Food Advertising Protests Endanger Kids TV
Recently we heard news of a letter-writing protest to Nickelodeon about the food commercials the network airs. The issue is the same as it has been lately: the food being advertised does not meet the arbitrary nutritional standards advocated by some organizations that presume to tell everyone (especially children) exactly what to eat. These letters also presume to tell Nickelodeon not to accept the ads, and have zero concern for what that means to the network’s business.
Such groups believe that childhood obesity will be reduced by removing parental responsibility from the family and placing it in the hands of others (TV networks and government mandates, for example). Can it be that parents no longer accept the responsibility for approving kids’ food choices and welcome outside influences? That is a premise that is hard to accept, but seems to be prevalent.
Like any other business, children’s television needs revenue in order to fund its content. If marketers cannot produce commercials that sell their products on kids TV -- or must change the products to be permitted to air the commercials -- they will eventually move marketing dollars elsewhere. That means considerably reduced income for the networks, which means considerably reduced availability of TV programming for kids.
If some parents are happy to abrogate their responsibility for setting rules for their children’s eating habits, they are not going to be happy when there is little or no television programming to be a babysitter. They might have to play games, read with the kids, or otherwise pay attention to them -- unless, of course, they allow the children to become even more obsessed with video games on Wii, XBox or other devices. By the way, some of those electronic games are embedded with commercials. Do they have to adhere to some yet-to-surface group’s arbitrary nutrition standards, too? Is anyone watching a kid playing an electronic game in which a character has his heart torn out on the screen? If a commercial for a QSR follows that scene, should it be subject to nutritional requirements?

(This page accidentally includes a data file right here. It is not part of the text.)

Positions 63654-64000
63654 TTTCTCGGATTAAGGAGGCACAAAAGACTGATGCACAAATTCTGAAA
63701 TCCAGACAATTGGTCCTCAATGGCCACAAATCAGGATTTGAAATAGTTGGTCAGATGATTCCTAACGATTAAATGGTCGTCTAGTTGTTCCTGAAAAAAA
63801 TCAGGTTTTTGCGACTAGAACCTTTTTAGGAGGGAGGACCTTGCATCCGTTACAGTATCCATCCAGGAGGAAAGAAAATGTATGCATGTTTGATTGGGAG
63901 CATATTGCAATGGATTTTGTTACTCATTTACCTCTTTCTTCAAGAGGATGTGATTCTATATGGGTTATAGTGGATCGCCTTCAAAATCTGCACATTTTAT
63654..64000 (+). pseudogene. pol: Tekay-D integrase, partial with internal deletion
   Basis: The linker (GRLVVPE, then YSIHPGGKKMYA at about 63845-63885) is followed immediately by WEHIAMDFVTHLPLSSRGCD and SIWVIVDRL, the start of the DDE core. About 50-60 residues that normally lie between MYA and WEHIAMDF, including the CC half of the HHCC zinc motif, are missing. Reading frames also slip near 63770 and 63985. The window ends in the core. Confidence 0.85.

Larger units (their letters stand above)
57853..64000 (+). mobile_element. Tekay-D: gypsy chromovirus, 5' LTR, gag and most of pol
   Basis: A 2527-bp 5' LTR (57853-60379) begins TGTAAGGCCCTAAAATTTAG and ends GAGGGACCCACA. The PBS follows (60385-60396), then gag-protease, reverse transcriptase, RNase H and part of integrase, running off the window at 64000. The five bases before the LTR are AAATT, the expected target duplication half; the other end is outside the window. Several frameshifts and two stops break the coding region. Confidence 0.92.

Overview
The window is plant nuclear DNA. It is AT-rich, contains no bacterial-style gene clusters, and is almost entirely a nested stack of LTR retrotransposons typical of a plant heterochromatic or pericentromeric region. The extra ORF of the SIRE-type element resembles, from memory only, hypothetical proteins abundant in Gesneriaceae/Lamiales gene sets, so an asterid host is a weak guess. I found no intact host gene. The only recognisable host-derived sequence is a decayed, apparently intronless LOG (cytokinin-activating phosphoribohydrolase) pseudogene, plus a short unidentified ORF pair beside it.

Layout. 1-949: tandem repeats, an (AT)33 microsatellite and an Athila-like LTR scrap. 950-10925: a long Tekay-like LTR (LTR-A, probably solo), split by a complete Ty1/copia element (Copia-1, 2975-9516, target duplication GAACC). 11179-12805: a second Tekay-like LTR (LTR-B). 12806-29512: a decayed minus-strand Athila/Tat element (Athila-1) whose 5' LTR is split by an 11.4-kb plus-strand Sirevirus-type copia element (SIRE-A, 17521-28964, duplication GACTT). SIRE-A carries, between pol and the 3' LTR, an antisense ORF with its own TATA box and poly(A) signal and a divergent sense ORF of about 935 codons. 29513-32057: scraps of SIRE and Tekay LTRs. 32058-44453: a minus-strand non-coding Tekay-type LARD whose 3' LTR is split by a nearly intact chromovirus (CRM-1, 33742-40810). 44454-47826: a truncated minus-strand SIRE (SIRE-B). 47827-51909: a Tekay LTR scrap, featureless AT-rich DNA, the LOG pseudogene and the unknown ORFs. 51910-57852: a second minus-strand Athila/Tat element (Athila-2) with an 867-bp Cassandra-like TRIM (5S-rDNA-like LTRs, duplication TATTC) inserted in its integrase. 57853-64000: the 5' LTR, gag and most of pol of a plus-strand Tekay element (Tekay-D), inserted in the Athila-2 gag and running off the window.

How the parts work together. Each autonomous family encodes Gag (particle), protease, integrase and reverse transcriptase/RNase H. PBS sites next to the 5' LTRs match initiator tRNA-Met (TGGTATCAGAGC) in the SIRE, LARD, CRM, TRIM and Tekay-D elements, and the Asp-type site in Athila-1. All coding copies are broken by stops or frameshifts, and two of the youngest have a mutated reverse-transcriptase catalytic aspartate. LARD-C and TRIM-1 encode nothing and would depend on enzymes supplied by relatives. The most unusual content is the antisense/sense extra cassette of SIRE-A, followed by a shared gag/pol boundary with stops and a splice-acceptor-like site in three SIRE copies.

Ratings for children’s television programs have declined recently. Yes -- kids are becoming more sophisticated all the time, and a lot of the content is no longer interesting to them, especially as they get older. Some kids have become concerned about nutrition, learned about healthier choices, and they have begun to make those choices, even if they don’t like the food. (Has anyone seen any evidence that children are actually eating the alternate choices?) Most kids would still like to enjoy a tasty burger or a bowl of sweet cereal sometimes. The children’s food police would take that choice from the kids by simply not reminding them that it’s still available. If that happens, parents will no longer have to be concerned -- it will have become someone else’s responsibility.
But what if the entertaining yet harmless shows that kids like best go off the air, and the cry, “Hey Mom, there’s nothing good on TV” is often heard? Will any of the outside groups or letter-writers or parents remember that forcing certain requirements on commercials was the reason for “nothing good on TV?” It will be blamed on the networks that dropped programming on which they were losing money.
Those who would take the responsibility for child discipline from parents think they are performing noble acts. They would force the replacement of menu options from food that kids like to items that they may or may not want to eat. Now they would censor communications about the kids’ favorites to the point where the existence of the entertainment that kids like is threatened. That is not noble. It’s frightening.